When most people think of Sarajevo, their minds are cast back to the four-year-long siege in the 1990s during the Bosnian War. Back then, this war-torn city hit headlines across Europe but, today, this oft-misunderstood capital has brilliantly reinvented itself, with an intriguing mix of Ottoman, Austro-Hungarian and Yugoslav buildings pocked with hip cafés, mosques and bazaars in the central Old Town district of Bascarsija. Head for the hills, where the leafy valleys of the Dinaric Alps are sprinkled with minarets and red-roofed traditional Bosnian builds. Wander atop these green-splashed peaks for a fine vista over the city, or enjoy a brisk whizz on the cable car up Mount Trebević for more sweeping views or a hike through some delightful woodland.

Despite Sarajevo's renaissance, you're never far from its compelling history. The War Tunnel Museum offers a glimpse into the measures taken by locals to escape the line of fire in Serbian-controlled areas, while Latin Bridge is the spot where Archduke Franz Ferdinand was assassinated – an event which sparked the First World War. These are sights that shouldn't be missed, important ingredients of a capital that has undergone a remarkable transformation.


Pocket-sized Pocitelj is easily missed off most itineraries for those visiting Bosnia & Herzegovina, including day trippers, but those who don't go are missing a trick. This Ottoman fortress village majestically rises up the curved valley slope like its houses are resting on the steps of a natural amphitheatre. And while only a handful of people still live here, its semi-ghost-town-like feel makes a visit all the more thrilling. Stone streets interlink the tattered buildings, climbing upwards to the derelict Utvrda fortress. As well as dishing up fine views of the Neretva River valley below, its octagonal Gavrakapetan Tower can remarkably still be climbed. The 16th-century single-domed Hadzi Alijina Mosque has been brilliantly restored following its destruction in the 1990s, while Gavrankapetanovic House has long been a hideout for inspiration-seeking artists. But the real appeal of Pocitelj is that it's been left frozen in time, a place where you can truly lose yourself in its mazy streets.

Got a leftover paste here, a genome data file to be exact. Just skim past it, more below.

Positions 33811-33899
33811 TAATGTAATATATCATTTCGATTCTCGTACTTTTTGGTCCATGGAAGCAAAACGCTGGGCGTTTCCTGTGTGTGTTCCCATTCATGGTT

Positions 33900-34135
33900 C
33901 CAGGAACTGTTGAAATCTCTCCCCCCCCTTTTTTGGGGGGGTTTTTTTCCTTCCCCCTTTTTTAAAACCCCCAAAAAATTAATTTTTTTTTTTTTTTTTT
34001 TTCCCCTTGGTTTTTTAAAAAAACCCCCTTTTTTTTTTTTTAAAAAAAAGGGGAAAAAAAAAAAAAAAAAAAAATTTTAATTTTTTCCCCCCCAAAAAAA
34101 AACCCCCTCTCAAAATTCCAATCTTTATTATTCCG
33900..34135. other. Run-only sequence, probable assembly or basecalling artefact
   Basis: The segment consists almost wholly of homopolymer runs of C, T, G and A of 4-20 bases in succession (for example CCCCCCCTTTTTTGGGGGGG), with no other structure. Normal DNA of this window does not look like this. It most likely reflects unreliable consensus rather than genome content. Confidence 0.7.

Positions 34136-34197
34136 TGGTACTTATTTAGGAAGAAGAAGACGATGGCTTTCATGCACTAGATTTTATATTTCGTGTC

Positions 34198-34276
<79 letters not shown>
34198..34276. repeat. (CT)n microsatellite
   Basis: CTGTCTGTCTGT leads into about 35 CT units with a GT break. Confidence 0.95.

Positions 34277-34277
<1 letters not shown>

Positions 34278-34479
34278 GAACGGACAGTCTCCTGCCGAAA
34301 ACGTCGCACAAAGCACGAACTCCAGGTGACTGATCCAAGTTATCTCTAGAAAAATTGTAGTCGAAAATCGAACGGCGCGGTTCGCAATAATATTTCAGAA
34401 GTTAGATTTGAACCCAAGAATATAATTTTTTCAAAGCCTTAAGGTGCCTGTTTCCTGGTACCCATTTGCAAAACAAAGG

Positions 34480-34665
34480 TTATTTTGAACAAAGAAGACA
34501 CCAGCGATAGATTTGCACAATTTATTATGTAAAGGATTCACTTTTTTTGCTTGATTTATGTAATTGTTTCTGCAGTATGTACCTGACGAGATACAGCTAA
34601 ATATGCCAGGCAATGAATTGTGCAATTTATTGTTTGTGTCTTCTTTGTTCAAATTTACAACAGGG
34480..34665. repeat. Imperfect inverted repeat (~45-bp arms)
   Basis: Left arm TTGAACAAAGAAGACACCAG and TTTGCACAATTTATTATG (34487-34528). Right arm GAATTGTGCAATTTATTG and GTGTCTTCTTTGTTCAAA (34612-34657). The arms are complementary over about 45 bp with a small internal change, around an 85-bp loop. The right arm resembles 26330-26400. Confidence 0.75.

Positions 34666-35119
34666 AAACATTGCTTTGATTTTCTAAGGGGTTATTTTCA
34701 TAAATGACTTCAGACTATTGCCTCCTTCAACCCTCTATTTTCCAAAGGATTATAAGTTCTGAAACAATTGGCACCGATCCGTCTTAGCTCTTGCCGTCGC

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Written by Rhodri Andrews

Once a roving newshound now turned travel journo, my passions include seeking out cultural hotspots amid skyscrapers, hearing the calls of wildlife on rainforest walks and trudging round the UK's national parks. I love to knit together my interests in football and tennis with the travelling world, while furiously trying to close the gap on my glaring film knowledge.